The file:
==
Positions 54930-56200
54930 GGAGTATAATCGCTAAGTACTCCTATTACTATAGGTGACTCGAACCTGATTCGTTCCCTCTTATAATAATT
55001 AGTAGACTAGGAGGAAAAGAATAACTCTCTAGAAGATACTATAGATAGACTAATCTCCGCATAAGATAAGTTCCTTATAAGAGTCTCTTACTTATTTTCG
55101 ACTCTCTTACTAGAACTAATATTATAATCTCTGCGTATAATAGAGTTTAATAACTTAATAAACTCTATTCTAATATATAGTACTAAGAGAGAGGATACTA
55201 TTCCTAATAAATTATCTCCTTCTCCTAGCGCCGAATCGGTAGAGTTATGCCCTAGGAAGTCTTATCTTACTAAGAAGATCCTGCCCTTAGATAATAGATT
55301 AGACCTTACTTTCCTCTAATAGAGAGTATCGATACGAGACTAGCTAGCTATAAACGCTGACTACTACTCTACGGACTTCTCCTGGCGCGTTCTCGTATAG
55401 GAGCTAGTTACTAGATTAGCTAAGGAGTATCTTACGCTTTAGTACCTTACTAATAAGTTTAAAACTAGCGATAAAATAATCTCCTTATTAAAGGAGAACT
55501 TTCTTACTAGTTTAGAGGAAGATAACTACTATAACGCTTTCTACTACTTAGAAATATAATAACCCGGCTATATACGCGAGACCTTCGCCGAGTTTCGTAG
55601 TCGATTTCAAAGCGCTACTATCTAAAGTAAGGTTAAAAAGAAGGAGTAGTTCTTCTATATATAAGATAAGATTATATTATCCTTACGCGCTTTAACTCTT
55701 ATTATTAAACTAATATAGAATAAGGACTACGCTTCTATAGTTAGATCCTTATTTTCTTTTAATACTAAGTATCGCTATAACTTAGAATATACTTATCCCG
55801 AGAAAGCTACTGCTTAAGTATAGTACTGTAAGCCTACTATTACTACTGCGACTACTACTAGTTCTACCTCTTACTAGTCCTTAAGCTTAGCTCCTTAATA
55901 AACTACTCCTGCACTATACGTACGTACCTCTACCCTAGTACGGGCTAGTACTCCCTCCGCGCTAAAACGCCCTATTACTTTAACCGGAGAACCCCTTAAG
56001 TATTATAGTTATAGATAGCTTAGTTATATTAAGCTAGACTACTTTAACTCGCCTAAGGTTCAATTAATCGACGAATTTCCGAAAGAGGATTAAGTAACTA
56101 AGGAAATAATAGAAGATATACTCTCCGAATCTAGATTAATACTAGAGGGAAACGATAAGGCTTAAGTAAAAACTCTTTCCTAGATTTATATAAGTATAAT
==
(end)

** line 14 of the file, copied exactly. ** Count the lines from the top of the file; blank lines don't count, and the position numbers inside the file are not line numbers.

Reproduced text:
56101 AGGAAATAATAGAAGATATACTCTCCGAATCTAGATTAATACTAGAGGGAAACGATAAGGCTTAAGTAAAAACTCTTTCCTAGATTTATATAAGTATAAT